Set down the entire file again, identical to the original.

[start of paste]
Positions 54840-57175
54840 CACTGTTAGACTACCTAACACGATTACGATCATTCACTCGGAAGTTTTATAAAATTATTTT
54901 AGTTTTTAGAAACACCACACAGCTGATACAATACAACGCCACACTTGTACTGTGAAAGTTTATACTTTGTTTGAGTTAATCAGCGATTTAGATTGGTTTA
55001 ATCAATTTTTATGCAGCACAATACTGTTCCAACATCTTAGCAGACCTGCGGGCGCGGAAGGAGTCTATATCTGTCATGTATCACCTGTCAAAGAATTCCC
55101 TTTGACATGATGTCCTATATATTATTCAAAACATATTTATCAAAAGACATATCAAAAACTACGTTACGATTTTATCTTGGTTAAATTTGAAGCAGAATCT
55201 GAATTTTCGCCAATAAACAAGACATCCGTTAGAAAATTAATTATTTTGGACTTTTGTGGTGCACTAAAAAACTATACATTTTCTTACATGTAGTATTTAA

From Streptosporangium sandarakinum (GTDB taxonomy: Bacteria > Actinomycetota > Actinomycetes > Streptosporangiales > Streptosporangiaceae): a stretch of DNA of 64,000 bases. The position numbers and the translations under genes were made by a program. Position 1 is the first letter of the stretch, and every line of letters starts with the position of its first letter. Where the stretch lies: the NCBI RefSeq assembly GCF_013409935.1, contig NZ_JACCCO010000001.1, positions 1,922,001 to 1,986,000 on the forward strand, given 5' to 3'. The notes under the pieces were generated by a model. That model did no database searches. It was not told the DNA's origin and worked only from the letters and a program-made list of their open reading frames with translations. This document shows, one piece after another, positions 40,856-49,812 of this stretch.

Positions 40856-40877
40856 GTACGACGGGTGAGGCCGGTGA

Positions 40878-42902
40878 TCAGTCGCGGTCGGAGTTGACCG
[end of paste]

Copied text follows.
Positions 54840-57175
54840 CACTGTTAGACTACCTAACACGATTACGATCATTCACTCGGAAGTTTTATAAAATTATTTT
54901 AGTTTTTAGAAACACCACACAGCTGATACAATACAACGCCACACTTGTACTGTGAAAGTTTATACTTTGTTTGAGTTAATCAGCGATTTAGATTGGTTTA
55001 ATCAATTTTTATGCAGCACAATACTGTTCCAACATCTTAGCAGACCTGCGGGCGCGGAAGGAGTCTATATCTGTCATGTATCACCTGTCAAAGAATTCCC
55101 TTTGACATGATGTCCTATATATTATTCAAAACATATTTATCAAAAGACATATCAAAAACTACGTTACGATTTTATCTTGGTTAAATTTGAAGCAGAATCT
55201 GAATTTTCGCCAATAAACAAGACATCCGTTAGAAAATTAATTATTTTGGACTTTTGTGGTGCACTAAAAAACTATACATTTTCTTACATGTAGTATTTAA

From Streptosporangium sandarakinum (GTDB taxonomy: Bacteria > Actinomycetota > Actinomycetes > Streptosporangiales > Streptosporangiaceae): a stretch of DNA of 64,000 bases. The position numbers and the translations under genes were made by a program. Position 1 is the first letter of the stretch, and every line of letters starts with the position of its first letter. Where the stretch lies: the NCBI RefSeq assembly GCF_013409935.1, contig NZ_JACCCO010000001.1, positions 1,922,001 to 1,986,000 on the forward strand, given 5' to 3'. The notes under the pieces were generated by a model. That model did no database searches. It was not told the DNA's origin and worked only from the letters and a program-made list of their open reading frames with translations. This document shows, one piece after another, positions 40,856-49,812 of this stretch.

Positions 40856-40877
40856 GTACGACGGGTGAGGCCGGTGA

Positions 40878-42902
40878 TCAGTCGCGGTCGGAGTTGACCG